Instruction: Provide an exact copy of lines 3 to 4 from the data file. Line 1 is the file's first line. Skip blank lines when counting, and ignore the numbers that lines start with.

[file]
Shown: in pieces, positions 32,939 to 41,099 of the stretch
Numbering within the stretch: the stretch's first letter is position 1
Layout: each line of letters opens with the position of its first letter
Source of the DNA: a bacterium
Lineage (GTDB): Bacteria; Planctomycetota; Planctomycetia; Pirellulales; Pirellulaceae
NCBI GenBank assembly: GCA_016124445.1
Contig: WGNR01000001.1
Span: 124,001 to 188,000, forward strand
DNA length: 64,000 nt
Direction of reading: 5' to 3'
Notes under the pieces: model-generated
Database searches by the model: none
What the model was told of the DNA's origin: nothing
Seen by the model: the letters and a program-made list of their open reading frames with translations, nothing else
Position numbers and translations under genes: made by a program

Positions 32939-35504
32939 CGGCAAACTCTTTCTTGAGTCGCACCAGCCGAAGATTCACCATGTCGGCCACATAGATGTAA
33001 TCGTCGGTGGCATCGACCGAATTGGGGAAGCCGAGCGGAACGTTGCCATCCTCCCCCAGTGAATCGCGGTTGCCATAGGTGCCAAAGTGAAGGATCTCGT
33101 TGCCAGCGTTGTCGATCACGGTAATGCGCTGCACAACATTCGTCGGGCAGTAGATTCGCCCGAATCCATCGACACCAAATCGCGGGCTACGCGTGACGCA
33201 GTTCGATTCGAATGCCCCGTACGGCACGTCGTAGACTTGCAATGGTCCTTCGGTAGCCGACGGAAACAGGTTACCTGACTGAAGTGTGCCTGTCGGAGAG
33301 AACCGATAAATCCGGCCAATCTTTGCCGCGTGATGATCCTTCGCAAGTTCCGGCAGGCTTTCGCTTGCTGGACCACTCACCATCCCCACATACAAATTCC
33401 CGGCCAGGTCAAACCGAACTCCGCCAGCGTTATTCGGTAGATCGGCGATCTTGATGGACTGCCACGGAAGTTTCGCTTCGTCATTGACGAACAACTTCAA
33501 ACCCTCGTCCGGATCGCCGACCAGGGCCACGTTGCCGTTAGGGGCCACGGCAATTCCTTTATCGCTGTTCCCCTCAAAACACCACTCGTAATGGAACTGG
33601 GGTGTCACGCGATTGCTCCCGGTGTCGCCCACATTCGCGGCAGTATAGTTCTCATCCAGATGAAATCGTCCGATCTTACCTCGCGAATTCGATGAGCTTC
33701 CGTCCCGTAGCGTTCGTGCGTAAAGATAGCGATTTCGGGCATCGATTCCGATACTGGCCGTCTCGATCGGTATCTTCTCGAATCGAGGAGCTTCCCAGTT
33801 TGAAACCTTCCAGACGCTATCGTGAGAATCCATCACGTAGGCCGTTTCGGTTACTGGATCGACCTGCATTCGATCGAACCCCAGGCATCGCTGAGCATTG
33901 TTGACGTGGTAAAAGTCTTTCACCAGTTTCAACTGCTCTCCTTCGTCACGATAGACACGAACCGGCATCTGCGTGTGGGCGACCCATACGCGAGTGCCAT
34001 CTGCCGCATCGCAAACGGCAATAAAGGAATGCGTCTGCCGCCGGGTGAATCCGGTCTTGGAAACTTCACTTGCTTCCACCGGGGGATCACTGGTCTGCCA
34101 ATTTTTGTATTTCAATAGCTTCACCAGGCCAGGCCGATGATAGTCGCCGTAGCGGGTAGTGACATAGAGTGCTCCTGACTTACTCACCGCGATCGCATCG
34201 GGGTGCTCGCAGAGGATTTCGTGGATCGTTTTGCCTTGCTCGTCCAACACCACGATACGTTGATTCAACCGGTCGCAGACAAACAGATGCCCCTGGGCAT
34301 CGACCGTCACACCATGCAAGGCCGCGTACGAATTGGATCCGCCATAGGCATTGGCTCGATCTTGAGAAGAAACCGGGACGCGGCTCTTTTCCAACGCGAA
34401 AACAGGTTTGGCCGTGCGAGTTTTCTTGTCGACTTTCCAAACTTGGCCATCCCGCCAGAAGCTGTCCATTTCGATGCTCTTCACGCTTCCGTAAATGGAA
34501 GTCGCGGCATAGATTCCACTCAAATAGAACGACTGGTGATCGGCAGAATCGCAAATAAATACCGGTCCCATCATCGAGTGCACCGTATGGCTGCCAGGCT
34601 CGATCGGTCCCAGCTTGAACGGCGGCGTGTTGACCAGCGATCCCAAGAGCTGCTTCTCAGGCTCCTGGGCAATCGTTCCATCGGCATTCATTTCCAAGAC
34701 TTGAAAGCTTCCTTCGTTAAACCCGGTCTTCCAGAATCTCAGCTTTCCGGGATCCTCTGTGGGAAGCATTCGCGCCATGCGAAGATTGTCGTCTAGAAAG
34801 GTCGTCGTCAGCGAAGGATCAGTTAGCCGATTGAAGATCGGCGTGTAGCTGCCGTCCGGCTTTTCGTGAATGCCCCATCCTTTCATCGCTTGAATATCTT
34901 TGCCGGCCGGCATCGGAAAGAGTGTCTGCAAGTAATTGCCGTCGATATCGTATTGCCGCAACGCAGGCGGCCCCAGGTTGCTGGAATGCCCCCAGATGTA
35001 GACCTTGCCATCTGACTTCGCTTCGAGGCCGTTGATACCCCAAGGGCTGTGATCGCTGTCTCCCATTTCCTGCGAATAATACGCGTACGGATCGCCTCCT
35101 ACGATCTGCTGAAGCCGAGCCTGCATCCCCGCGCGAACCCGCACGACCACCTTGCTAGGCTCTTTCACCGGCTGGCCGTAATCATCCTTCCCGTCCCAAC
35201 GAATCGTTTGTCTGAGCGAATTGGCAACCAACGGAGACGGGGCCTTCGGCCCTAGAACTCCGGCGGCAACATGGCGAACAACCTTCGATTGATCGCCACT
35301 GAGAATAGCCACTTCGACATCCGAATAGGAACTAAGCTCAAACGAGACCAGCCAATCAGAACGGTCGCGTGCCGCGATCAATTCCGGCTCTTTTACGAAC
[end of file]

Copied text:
Layout: each line of letters opens with the position of its first letter
Source of the DNA: a bacterium